Any single report can be an outlier and is unlikely to sway the Fed. But Powell is worried about the hot jobs market driving up wages, fueling inflation. So any news showing the market heating rather than cooling could be unwelcome.

“My base case is that the economy can return to 2 percent inflation without a really significant downturn or a really big increase in unemployment,” Powell said Wednesday. “I think that’s a possible outcome. I think many, many forecasters would say it’s not the most likely outcome, but I would say there’s a chance of it.”

In one positive sign for Powell, wages rose 0.3 percent in January, down from 0.4 percent in December. What the Fed chair fears most is a “wage-price spiral” in which higher wages drive prices and create a dangerous inflation cycle. That is not evident in this report.

There is also a chance that seasonal factors, which often make January jobs figures hard to read, helped trigger the surprising number.

“The blowout 517,000 increase in total employment was almost certainly a function of seasonal noise and traditional churn in early year job and wage environment and exaggerates what is already a robust trend in hiring,“ Joe Brusuelas, chief economist at consulting firm RSM US, said in a client note.

The survey week that produces the jobs number was also unusually warm, something that could have boosted the total, said Ian Shepherdson, chief U.S. economist at Pantheon Macroeconomics. “My guess is February will be back down around 200,000 because the trend is still slower.”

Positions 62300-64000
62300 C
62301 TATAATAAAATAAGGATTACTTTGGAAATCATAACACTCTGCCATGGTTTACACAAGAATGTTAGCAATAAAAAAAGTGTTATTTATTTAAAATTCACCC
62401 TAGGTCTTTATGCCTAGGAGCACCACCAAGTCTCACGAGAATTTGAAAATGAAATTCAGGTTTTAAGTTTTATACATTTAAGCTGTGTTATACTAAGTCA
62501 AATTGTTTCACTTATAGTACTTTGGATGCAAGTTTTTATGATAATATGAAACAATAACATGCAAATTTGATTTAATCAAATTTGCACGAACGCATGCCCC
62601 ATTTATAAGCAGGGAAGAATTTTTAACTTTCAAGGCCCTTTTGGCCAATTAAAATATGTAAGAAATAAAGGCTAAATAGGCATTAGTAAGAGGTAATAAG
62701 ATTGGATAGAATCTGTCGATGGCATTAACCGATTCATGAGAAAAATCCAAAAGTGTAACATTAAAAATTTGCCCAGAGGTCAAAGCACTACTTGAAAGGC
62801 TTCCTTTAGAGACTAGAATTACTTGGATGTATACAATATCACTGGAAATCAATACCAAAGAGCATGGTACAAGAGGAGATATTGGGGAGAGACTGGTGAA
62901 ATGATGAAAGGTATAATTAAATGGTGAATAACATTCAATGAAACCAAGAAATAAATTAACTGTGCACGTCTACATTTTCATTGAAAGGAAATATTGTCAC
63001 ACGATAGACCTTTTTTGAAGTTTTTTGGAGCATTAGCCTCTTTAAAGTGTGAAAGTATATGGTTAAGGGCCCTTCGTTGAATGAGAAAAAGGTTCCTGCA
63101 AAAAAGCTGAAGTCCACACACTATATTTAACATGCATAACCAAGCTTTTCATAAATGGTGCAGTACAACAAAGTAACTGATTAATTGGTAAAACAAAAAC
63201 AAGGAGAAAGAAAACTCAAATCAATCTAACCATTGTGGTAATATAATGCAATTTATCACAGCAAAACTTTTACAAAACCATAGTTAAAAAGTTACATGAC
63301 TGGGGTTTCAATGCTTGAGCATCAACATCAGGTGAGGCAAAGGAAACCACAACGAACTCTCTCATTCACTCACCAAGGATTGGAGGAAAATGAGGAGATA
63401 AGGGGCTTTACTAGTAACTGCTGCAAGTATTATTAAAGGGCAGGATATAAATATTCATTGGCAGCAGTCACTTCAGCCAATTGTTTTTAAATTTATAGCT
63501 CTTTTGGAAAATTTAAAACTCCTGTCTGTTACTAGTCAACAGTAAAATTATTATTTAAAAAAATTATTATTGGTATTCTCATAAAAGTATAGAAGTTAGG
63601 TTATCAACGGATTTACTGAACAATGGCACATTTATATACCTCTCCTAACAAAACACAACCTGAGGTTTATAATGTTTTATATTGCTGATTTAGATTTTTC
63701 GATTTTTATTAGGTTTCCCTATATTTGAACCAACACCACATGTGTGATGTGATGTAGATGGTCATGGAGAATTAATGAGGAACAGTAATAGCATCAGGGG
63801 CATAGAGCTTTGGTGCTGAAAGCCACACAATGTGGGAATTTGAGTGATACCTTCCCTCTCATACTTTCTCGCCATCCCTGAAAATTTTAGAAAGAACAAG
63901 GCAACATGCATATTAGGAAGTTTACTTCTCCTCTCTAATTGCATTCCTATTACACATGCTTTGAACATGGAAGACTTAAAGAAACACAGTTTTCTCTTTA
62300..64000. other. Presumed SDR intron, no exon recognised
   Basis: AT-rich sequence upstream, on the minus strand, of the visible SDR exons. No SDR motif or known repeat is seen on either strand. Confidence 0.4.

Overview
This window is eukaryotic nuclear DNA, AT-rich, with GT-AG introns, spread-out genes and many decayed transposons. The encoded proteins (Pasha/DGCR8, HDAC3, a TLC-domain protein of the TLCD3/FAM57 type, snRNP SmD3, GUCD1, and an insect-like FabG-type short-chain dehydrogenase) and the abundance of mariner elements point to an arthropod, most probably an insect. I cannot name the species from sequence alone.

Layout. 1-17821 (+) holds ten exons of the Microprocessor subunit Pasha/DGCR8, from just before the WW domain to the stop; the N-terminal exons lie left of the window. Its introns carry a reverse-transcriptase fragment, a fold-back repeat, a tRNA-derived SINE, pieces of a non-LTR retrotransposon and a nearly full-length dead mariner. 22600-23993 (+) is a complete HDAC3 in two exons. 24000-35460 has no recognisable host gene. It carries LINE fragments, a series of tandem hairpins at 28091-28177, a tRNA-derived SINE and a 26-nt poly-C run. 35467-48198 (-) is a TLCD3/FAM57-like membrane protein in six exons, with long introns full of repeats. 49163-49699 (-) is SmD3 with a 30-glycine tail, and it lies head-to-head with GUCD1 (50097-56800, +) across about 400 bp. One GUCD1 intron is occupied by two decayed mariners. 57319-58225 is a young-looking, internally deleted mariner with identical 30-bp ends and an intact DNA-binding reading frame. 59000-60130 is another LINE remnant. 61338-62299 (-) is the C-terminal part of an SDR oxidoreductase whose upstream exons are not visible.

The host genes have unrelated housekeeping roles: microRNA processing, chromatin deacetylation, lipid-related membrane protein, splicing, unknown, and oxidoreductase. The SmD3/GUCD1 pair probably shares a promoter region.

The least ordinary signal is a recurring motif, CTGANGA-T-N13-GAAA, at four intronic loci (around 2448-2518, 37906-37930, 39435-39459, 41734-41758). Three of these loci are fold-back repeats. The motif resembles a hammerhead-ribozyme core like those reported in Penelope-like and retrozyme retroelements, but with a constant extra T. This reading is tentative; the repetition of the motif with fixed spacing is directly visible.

Economist Larry Summers — The former Treasury secretary under former President Bill Clinton has long been saying that more Fed rate hikes will be needed to rein in the labor market. This report could offer more fodder for that argument.

He said Friday that it was a positive report but struck a note of caution.

“No question this was a good number,” Summers said in an interview. “I think the question on inflation is whether getting through the final few miles will be nearly as cheap as the first few miles. We are still at levels that would have been deeply alarming two years ago.”

Summers was among the few who predicted fairly early that inflation would soar and stay high for a long period of time. At the time of his initial call last February, the Fed, the White House and other Democrats were still assuring Americans that the inflation spike would be “transitory.” It wasn’t.

Summers has also repeatedly irritated the White House by suggesting that the trillions in new spending approved by Democrats in Congress and signed into law by Biden over the last two years played a role in the inflation spike.

He also maintained for months that the Fed’s rate-hiking campaign, while necessary, would almost certainly lead to significant recession and a near doubling in the unemployment rate. He has more recently softened his tone and been more receptive to the idea that a soft landing is even possible.

“I’m still cautious, but with a little bit more hope than I had before,” Summers said last month. “Soft landings are the triumph of hope over experience, but sometimes hope does triumph over experience.” This number is likely to get Summers to tilt back toward experience.

House Speaker Kevin McCarthy — The stunning jobs report will undercut the argument by McCarthy and other Republicans that Biden’s economy is fading fast under the weight of inflation, which they say is driven by big spending bills.

Still, the more aggressive the Fed feels it has to be in killing inflation, the higher the risk that the central bank will push the economy into recession. A slumping economy would give the Republicans ammunition to use against Biden and the Democrats in the 2024 campaign.